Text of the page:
The transition to EMV software is supposed to make retailers and users safer, and there are still threats out there that could affect older terminals. FireEye threat researcher Nart Villeneuve recently identified a potentially dangerous strain of malware called TreasureHunt, which targets POS systems in particular. The source notes that the lagging amount of retailers that haven't converted to EMV yet are still at risk.

Villeneuve explained that the malicious program works by sending card information to a "command and control server" after obtaining it from POS sources. Users can access the compromised systems remotely and plunder them for valuable card data, which is perhaps part of the pirate theme of the malware (the developer goes by the handle "Jolly Roger").

In his conclusion, Villeneuve noted that older POS users are still in danger.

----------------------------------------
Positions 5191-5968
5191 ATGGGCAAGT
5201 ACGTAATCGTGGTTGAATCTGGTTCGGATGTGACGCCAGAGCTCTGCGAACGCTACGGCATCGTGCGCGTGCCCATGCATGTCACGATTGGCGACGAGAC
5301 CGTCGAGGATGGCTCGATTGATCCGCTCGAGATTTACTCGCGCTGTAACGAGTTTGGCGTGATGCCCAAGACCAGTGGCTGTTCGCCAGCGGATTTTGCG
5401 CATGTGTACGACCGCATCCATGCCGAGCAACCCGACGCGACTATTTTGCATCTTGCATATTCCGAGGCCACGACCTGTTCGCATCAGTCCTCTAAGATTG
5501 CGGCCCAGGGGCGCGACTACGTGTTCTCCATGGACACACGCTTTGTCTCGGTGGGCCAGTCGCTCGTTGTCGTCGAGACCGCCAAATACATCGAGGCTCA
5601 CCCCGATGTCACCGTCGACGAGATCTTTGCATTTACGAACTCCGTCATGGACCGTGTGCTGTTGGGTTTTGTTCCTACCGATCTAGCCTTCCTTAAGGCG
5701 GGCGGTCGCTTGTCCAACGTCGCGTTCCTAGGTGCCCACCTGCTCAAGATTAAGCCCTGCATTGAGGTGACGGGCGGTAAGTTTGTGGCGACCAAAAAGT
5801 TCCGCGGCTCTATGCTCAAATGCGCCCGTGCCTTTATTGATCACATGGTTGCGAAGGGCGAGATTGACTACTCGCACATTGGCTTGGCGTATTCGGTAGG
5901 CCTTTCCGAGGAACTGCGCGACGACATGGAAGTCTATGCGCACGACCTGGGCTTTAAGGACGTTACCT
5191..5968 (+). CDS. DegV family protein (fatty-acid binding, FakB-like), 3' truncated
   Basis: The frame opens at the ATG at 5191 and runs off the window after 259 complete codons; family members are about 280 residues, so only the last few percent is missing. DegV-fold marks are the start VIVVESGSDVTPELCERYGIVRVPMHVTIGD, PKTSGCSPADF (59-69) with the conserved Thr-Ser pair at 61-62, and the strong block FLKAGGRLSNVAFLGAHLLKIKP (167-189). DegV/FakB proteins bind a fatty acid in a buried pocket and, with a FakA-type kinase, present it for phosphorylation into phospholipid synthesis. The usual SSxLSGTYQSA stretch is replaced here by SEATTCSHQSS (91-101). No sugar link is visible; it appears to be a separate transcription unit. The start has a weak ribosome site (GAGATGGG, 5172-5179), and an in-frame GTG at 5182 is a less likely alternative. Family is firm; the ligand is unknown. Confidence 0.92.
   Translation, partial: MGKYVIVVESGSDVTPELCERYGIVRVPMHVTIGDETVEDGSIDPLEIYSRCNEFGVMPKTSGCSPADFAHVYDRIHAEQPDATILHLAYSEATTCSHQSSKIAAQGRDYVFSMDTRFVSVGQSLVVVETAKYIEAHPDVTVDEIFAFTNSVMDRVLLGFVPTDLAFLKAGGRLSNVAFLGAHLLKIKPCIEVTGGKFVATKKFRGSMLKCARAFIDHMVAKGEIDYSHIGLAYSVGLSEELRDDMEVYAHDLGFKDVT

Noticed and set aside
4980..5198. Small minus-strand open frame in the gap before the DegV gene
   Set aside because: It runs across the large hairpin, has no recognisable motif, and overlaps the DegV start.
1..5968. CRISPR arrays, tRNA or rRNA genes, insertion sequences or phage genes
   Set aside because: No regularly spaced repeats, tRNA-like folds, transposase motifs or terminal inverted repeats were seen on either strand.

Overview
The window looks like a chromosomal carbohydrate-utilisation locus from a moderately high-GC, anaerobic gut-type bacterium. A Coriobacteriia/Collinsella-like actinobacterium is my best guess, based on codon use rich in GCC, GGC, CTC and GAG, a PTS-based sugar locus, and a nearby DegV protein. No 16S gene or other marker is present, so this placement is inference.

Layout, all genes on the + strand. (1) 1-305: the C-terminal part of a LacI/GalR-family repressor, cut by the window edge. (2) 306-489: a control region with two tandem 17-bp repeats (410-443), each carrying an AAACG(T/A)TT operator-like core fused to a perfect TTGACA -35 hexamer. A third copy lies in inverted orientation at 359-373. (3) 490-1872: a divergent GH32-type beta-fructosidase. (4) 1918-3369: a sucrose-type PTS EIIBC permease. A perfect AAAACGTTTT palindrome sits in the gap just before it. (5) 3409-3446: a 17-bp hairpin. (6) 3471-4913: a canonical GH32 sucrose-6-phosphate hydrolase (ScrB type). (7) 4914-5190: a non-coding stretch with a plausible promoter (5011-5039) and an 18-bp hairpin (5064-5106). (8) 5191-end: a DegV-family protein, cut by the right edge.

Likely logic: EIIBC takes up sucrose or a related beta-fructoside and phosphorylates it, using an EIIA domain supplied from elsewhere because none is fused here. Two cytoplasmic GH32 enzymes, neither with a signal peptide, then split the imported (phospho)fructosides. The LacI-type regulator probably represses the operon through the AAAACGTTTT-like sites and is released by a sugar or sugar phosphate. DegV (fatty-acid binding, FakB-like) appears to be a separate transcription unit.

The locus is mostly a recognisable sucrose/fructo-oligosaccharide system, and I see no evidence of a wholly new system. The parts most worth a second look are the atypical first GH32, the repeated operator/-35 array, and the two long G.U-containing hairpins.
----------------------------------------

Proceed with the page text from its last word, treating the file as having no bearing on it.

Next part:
"While some cybercriminals are looking ahead in an effort to develop ways to exploit chip and PIN (as well as near-field communication technologies), many cyber criminals are looking take advantage of memory scraping POS malware while it still works," Villeneuve said. He added that attackers will "turn their attention to smaller retailers and banks that may not be as prepared for the transition."

Whether or not they have made the transition yet, retail companies have to assess whether or not they are still at risk of possible malware like this. Ian Murphy of Retail Dive said that this might serve as a "wake-up call" for those businesses that still haven't implemented EMV, especially with the possible threat of fines from related incidents. 

Security is a strong factor to consider when shopping for credit processing software, and businesses should invest in a solution that will increase their safety at the POS without costing too much.